News Flash

Health - Public Health News

Posted on: August 3, 2022

Health Department Investigating First Monkeypox Virus Case in Whatcom County

On Monday we sent you a message that Whatcom County could see our first case of monkeypox virus (MPV) very soon, and now we can confirm that a Whatcom County resident has a confirmed case of MPV. 

A person in their 50s tested positive yesterday (Tuesday, Aug. 2). This person was not hospitalized and is isolating at home. 

The first cases in Washington were linked to international travel. Whatcom County’s first case appears to be linked to exposure in King County. We are working to identify anyone who may be a close contact of our first case. We have a limited amount of vaccine on hand to administer to any high priority close contacts of the infected person.


“It is important for people to know that risk to the general public remains low,” said Amy Harley, Co-Health Officer for the Whatcom County Health Department. “We have been preparing for the possibility of MPV in Whatcom County for the last few months. The US has successfully controlled outbreaks of MPV in the past. This virus is not spread as easily as COVID-19 and we already have vaccines and treatments available.” 


MPV causes a rash that looks like bumps, sores, blisters or ulcers. Some people also have flu-like symptoms.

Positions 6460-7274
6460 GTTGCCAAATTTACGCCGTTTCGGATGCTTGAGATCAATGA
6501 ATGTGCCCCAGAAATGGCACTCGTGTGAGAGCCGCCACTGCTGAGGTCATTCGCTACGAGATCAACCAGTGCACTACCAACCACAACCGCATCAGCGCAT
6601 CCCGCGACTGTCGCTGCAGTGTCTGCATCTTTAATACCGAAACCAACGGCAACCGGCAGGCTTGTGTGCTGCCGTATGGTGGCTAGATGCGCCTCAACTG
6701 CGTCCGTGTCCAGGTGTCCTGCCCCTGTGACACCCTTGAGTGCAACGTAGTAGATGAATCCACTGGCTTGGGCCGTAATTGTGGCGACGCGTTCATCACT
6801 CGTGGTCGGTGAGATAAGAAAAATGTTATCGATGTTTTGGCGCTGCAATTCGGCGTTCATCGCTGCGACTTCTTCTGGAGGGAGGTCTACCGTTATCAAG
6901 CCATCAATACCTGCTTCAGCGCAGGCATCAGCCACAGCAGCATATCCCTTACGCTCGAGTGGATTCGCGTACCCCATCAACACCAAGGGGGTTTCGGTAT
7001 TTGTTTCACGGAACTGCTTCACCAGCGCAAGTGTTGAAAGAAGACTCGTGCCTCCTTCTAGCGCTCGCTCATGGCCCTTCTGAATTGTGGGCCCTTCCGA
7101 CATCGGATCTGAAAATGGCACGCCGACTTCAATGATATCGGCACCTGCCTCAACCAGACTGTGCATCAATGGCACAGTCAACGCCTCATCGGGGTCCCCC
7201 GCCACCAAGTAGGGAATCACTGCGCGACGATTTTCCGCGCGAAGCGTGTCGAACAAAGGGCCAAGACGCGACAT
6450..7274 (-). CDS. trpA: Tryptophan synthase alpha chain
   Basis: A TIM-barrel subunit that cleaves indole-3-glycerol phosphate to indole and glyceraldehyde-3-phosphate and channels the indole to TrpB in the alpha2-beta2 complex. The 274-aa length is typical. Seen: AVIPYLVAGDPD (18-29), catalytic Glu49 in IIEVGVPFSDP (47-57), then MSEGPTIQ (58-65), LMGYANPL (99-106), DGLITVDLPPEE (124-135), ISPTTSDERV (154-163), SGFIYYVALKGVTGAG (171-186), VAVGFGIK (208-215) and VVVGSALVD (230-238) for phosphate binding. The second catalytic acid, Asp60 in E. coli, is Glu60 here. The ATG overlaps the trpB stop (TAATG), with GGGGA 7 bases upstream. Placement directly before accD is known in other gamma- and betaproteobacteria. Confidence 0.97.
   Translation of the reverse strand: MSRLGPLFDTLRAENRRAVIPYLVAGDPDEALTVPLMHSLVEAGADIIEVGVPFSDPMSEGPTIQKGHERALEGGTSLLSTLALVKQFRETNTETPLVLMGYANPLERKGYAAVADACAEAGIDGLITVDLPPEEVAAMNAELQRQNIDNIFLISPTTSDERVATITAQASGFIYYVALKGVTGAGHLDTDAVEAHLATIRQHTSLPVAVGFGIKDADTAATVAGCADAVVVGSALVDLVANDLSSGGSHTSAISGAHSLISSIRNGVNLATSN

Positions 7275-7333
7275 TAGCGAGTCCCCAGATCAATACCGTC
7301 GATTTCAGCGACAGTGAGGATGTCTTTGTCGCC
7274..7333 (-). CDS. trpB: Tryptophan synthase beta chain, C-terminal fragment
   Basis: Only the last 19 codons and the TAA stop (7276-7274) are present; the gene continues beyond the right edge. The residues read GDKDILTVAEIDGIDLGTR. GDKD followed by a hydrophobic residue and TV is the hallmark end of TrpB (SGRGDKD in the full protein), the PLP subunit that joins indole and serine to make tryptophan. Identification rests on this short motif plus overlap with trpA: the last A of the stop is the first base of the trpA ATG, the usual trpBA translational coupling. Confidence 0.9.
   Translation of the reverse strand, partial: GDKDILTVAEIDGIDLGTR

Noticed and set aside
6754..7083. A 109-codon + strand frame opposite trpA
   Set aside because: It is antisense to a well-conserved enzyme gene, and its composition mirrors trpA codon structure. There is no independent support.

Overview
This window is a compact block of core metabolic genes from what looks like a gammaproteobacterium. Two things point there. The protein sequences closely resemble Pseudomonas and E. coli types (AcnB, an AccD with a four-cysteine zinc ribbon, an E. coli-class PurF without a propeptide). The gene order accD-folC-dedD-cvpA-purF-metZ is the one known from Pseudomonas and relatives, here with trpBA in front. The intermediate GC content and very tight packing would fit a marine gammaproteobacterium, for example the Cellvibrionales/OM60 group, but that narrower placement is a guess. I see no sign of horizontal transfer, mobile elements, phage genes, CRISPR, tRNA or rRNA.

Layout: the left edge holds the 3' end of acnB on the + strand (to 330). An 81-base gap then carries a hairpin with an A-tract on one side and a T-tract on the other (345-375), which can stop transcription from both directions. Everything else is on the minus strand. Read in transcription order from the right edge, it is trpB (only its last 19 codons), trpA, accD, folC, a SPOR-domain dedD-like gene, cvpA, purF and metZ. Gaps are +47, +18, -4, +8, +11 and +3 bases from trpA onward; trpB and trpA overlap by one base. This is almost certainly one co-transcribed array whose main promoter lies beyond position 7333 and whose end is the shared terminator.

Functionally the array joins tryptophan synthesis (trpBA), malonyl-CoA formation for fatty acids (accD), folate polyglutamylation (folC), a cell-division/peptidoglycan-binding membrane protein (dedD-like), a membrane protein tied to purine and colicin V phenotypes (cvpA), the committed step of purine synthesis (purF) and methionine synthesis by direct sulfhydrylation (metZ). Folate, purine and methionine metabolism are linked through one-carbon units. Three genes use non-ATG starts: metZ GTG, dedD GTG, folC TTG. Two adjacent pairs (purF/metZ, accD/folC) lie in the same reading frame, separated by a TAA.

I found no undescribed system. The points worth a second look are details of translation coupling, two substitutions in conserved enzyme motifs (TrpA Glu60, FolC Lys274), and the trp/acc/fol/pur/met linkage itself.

MPV is a viral disease not often seen in the United States. For most people, the risk of serious illness is also low. No one in the U.S. has died in the current outbreak. However, the disease can be serious, especially for children, people who are immunocompromised, or pregnant. 


Anyone can get MPV. The virus spreads during close, physical contact with: 

  • MPV rash, sores or scabs.
  • Objects, fabrics or surfaces a person with MPV used.
  • Respiratory droplets or oral fluids from a person with MPV.
  • MPV can spread as soon as symptoms start until all sores heal and a fresh layer of skin forms. This can be several weeks.

It can take up to three weeks from the date of exposure before someone develops symptoms, although in most cases symptoms develop within 7-14 days. 


If you have a painful new rash, sores, or other symptoms:

  • Avoid sex or intimate contact.
  • Work with the WCHD to identify and reach out to contacts who may have been exposed and could be eligible for vaccine to prevent illness.
  • See your healthcare provider. Remind them MPV may be circulating in the community.
  • There are antiviral treatments available to those who have severe disease


Men who have sex with men may be at higher risk because the virus is spreading in these communities. 

For more information, read the news flash we posted last week, and visit the DOH MPV website at 

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